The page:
What little difference 80 years makes

Posted on March 24, 2010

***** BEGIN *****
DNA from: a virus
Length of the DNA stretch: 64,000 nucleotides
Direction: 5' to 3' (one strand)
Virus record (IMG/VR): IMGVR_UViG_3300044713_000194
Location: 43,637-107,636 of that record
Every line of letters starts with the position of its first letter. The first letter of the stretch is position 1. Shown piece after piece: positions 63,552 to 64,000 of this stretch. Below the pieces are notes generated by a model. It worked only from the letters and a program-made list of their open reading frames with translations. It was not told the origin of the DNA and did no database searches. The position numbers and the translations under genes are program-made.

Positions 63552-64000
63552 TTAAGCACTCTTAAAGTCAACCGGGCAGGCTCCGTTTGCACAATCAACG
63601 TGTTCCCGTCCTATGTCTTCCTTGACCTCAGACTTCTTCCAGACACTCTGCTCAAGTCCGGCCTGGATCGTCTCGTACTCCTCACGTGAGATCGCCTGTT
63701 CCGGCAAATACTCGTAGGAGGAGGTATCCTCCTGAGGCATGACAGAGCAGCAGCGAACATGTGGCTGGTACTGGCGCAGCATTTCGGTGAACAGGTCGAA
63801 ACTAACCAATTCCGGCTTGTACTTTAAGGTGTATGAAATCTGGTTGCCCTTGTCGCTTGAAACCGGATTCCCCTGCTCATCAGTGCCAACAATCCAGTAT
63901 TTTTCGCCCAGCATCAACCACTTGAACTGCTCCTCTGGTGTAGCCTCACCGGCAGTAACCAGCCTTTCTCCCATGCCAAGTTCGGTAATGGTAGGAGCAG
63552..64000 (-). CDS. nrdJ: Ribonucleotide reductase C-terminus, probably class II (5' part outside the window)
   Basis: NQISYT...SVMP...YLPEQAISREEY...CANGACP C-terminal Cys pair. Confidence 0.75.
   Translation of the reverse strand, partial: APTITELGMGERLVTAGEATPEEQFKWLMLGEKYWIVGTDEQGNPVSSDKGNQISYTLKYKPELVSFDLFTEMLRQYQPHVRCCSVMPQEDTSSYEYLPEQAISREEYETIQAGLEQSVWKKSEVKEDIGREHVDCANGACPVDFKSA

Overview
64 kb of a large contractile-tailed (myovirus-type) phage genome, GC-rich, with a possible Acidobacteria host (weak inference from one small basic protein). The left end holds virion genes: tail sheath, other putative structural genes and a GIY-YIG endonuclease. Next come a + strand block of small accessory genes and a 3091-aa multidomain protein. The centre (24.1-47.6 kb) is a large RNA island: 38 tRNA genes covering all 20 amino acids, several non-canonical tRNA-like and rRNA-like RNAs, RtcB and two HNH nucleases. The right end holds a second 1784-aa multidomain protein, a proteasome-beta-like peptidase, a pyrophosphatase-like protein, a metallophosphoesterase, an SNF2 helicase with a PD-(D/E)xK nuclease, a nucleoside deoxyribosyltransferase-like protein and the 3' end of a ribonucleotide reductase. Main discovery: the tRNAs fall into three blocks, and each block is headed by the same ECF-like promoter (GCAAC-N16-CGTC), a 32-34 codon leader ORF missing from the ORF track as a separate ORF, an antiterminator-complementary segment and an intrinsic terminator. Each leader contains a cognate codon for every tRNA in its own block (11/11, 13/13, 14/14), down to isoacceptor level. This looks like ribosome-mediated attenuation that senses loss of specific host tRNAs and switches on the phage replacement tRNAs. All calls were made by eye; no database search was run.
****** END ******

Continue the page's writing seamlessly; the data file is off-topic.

1929 is remembered because there were then evident all the elements of the euphoric episode and especially the powerful commitment to presumed financial innovation.  This last included, as ever, the rediscovered wonders of leverage, and the parade of publicly celebrated genius. Then came the crash and the eventual discovery of the severe mental and moral deficiencies of those once thought endowed with genius and their consignment, at best, to oblivion, but more grimly, to public obloquy, jail, or suicide. The justification of the expansion was the political, social and economic order that was associated with the benign and, inevitably, Republican administration of Calvin Coolidge and his Treasury Secretary, Andrew W. Mellon.  Most of those who manage investment operations or who have sizable amounts of money to invest are, indeed, Republican in their politics.  Naturally, perhaps inevitably, they believe in the politicians they support, the doctrines these profess, and the economic advantage flowing therefrom.  It is especially for those seemingly so blessed to be persuaded of the new and approximately infinite opportunities for enrichment inherent in a Republican age under a Republican regime.” — John Kenneth Galbraith, A Short History of Financial Euphoria.